Isabela         Topdress
                          Urea (Ammosul)               2 or (4)   3 or (6)      3 or (6)     2.5 or (5)
         Region 3
          Tarlac *        Total Fertilizer Mix
         Pampanga         Organic Fertilizers          5          5             6            6
                          Inorganic Fertilizers        6 or (9)   7 or (11)     7 or (11)    7 or (9)
         Region 5
          Albay           Option 2
                          Basal Application
                          1. Compost/ Manure           20         20            30           30
                          2. 14-14-14                  3          3             2            2
                          3. 16-20-0                   0          0             1 or (1)     1 or (1)
                          4. Urea (Ammosul)            1 or (2)   1 or (2)      1 or (2)     1.5 or (3)
                          Urea (Ammosul)               2 or (4)   3 or (6)      3 or (6)     2.5 or (5)

                          Total Fertilizer Mix
                          Organic Fertilizers          20         20            30           30
                          Inorganic Fertilizers        6 or (9)   7 or (11)     7 or (11)    7 or (9)

Note :

* Basal application of 10 kg ZnSO4/ha as booster dosage. Adjustment for Zn application by municipality
will be made as validation progresses.
Topdressing and possible addition of N fertilizer should be guided by leaf colour chart.

Appendix 1 Reformulated BFS Recommendations for Irrigated Rice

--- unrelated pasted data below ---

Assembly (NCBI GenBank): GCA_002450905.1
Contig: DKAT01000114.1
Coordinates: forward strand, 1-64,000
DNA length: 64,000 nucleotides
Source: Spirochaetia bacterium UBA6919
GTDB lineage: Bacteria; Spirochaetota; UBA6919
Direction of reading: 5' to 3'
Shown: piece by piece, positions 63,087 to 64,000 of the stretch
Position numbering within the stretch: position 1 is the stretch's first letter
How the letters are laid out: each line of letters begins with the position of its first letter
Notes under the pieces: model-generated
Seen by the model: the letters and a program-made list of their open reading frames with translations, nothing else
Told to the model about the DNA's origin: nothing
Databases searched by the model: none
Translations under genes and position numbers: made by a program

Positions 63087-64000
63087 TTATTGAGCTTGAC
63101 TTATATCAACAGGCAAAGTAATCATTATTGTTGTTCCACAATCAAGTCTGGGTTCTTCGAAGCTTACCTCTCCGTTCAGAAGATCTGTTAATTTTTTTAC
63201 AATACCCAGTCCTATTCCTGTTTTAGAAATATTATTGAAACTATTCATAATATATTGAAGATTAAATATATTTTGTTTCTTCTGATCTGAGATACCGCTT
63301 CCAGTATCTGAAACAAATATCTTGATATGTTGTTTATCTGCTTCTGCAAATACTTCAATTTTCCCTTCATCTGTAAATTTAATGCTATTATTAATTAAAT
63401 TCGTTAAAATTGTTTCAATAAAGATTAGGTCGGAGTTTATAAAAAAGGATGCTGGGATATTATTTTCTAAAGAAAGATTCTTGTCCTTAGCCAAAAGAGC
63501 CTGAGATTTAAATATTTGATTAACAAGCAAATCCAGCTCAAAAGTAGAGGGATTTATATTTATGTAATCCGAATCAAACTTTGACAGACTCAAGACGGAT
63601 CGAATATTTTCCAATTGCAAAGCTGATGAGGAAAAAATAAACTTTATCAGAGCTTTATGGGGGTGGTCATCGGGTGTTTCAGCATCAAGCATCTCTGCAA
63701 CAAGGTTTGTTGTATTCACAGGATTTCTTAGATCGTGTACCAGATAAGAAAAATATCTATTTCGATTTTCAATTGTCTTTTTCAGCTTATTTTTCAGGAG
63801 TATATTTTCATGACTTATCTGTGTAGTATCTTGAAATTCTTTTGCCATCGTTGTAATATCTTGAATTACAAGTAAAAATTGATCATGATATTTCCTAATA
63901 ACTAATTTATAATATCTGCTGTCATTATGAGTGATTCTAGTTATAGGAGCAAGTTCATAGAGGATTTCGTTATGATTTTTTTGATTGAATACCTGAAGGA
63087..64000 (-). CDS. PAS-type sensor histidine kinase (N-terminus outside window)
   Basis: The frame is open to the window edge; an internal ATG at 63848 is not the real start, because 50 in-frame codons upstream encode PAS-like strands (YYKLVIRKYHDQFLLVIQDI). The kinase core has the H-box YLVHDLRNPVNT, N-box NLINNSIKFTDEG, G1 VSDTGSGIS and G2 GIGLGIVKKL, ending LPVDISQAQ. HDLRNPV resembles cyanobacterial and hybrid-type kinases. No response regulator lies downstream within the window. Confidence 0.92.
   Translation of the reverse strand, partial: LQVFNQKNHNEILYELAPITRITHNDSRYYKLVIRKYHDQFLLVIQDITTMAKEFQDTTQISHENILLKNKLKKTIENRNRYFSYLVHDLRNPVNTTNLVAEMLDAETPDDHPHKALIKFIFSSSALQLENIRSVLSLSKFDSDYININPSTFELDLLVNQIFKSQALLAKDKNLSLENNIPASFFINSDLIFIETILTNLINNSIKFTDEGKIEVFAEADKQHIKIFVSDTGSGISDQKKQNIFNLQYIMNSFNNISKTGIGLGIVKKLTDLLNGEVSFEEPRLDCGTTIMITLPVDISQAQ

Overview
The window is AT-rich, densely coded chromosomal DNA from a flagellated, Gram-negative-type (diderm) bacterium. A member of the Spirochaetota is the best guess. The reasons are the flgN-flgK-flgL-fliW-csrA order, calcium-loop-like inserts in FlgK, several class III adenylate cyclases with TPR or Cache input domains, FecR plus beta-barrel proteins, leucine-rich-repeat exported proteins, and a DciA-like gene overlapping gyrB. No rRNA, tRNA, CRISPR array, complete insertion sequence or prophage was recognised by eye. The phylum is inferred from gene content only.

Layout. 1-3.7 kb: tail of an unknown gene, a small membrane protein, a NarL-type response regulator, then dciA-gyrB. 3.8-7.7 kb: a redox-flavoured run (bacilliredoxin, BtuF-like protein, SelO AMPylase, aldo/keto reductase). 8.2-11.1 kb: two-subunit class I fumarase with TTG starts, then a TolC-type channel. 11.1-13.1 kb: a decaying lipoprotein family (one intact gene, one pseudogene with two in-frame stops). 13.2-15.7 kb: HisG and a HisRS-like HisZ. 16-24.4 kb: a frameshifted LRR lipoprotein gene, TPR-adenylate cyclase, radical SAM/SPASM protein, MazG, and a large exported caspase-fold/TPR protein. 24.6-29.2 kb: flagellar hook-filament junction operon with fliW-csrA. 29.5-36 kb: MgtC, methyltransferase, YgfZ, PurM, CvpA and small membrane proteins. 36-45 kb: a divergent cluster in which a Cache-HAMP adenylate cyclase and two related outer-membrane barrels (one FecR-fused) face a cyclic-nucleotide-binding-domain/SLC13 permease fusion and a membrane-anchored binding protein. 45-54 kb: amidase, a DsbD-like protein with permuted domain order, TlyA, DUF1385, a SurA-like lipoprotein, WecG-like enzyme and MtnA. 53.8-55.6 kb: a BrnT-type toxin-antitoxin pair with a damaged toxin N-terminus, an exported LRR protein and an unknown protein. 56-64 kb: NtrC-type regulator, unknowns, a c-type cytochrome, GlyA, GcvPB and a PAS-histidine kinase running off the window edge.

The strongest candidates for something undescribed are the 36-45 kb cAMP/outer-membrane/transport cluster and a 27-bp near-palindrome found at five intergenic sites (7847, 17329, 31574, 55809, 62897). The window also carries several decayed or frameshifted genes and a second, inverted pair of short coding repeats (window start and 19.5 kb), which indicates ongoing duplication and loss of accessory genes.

Table 1b. Group 2

          Provinces          Recommendations        Wet Season            Dry Season
                                               Heavy/        Light   Heavy/        Light
                                               Medium                Medium
           Region 2       Option 1
           Cagayan        Basal Application
         Nueva Vizcaya
            Quirino       1. Commercial      5            5        6            6
          Region 3            Organic
           Bulacan        2. 14-14-14        2            2        0            1
            Bataan        3. 16-20-0 or      1 or (1)     1 or (1) 3 or (3)     4 or (4)
                              ( 20-20-0)
          Region 4
            Aurora        4. Urea (Ammosul)  1 or (2)     1 or (2) 1 or (2)     0.5 or (1)
            Laguna        Topdress
          Mindoro Or.     Urea (Ammosul)     2 or (4)     2 or (4) 3 or (6)     2.5 or (5)
         Mindoro Occ.
          Region 5
                                Total Fertilizer Mix
        Catanduanes             Organic Fertilizers     5           5             6            6
      Camarines Norte           Inorganic Fertilizers   6 or (9)    6 or (9)      7 or (11)    8 or (11)
       Camarines Sur
                                Option 2